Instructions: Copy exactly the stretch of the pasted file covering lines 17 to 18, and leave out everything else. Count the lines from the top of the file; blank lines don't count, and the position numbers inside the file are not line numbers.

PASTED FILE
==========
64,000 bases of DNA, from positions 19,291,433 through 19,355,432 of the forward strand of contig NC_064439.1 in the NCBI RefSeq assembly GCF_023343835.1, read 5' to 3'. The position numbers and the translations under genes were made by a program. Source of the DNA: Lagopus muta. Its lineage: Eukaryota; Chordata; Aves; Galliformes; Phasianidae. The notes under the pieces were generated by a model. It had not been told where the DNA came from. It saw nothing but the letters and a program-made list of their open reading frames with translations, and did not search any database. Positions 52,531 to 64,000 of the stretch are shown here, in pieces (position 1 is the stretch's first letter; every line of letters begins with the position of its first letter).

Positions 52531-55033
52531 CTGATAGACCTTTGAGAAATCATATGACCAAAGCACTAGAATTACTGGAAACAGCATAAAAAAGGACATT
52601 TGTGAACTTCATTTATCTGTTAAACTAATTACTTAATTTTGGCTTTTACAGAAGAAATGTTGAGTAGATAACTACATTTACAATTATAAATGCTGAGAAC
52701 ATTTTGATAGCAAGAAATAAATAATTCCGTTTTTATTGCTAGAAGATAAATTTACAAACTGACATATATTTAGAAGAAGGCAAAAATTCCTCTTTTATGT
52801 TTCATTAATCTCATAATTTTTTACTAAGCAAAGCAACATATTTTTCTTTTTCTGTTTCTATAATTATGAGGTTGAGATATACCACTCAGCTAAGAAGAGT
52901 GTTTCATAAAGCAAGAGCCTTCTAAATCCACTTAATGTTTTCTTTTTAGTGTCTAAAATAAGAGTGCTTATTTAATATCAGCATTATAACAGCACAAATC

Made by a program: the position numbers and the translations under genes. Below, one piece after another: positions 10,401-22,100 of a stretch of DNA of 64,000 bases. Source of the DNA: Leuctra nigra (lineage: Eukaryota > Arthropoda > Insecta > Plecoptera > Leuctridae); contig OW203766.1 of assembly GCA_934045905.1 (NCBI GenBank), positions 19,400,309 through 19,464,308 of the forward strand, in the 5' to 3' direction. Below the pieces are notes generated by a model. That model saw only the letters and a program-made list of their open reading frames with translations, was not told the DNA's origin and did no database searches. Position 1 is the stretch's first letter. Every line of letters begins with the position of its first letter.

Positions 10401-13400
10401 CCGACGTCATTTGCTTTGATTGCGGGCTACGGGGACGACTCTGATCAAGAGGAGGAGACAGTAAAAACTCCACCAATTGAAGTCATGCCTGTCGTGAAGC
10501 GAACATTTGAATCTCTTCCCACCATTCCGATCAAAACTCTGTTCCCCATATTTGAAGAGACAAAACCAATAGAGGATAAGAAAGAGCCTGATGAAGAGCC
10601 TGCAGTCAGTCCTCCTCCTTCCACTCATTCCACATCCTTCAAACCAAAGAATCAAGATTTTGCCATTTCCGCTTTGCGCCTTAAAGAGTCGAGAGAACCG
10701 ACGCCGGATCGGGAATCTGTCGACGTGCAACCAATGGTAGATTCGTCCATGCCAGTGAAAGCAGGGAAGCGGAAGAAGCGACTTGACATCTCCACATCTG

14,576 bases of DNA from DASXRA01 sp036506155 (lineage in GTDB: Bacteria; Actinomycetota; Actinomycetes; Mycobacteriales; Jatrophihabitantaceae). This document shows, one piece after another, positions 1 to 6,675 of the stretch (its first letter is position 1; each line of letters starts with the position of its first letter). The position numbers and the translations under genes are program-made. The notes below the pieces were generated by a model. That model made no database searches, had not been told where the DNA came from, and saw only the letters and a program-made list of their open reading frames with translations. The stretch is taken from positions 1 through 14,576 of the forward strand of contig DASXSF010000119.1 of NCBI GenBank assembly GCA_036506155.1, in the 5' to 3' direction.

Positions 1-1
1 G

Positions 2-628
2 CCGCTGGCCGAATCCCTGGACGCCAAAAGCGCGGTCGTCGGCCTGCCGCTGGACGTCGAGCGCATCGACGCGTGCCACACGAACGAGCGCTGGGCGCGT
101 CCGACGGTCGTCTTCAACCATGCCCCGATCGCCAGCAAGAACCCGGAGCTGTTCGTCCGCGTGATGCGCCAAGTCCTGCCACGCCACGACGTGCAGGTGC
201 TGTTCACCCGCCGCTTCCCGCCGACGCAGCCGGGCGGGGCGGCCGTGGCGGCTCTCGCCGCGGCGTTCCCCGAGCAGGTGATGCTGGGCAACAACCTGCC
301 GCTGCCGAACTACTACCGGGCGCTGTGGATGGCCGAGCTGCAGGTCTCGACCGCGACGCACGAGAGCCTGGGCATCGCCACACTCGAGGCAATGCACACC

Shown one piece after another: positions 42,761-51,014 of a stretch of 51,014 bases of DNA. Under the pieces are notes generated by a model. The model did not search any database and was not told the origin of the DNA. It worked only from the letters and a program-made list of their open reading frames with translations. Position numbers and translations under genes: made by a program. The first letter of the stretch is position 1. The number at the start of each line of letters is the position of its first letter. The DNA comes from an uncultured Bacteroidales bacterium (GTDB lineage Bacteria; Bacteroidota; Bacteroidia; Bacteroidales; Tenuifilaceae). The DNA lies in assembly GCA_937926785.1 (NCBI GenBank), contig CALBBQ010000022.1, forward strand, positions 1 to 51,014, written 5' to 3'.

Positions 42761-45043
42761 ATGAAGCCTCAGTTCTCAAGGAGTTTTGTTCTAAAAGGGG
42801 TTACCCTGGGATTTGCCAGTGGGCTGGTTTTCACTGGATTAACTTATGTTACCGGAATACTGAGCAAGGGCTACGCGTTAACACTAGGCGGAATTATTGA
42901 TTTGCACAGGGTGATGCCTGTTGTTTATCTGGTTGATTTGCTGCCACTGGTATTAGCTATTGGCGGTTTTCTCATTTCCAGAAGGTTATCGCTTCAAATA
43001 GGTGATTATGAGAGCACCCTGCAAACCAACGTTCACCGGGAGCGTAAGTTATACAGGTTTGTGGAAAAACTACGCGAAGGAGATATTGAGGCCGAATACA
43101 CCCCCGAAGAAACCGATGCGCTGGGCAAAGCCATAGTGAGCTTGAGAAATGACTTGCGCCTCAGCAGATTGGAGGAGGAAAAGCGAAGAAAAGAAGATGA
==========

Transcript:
Positions 2-628
2 CCGCTGGCCGAATCCCTGGACGCCAAAAGCGCGGTCGTCGGCCTGCCGCTGGACGTCGAGCGCATCGACGCGTGCCACACGAACGAGCGCTGGGCGCGT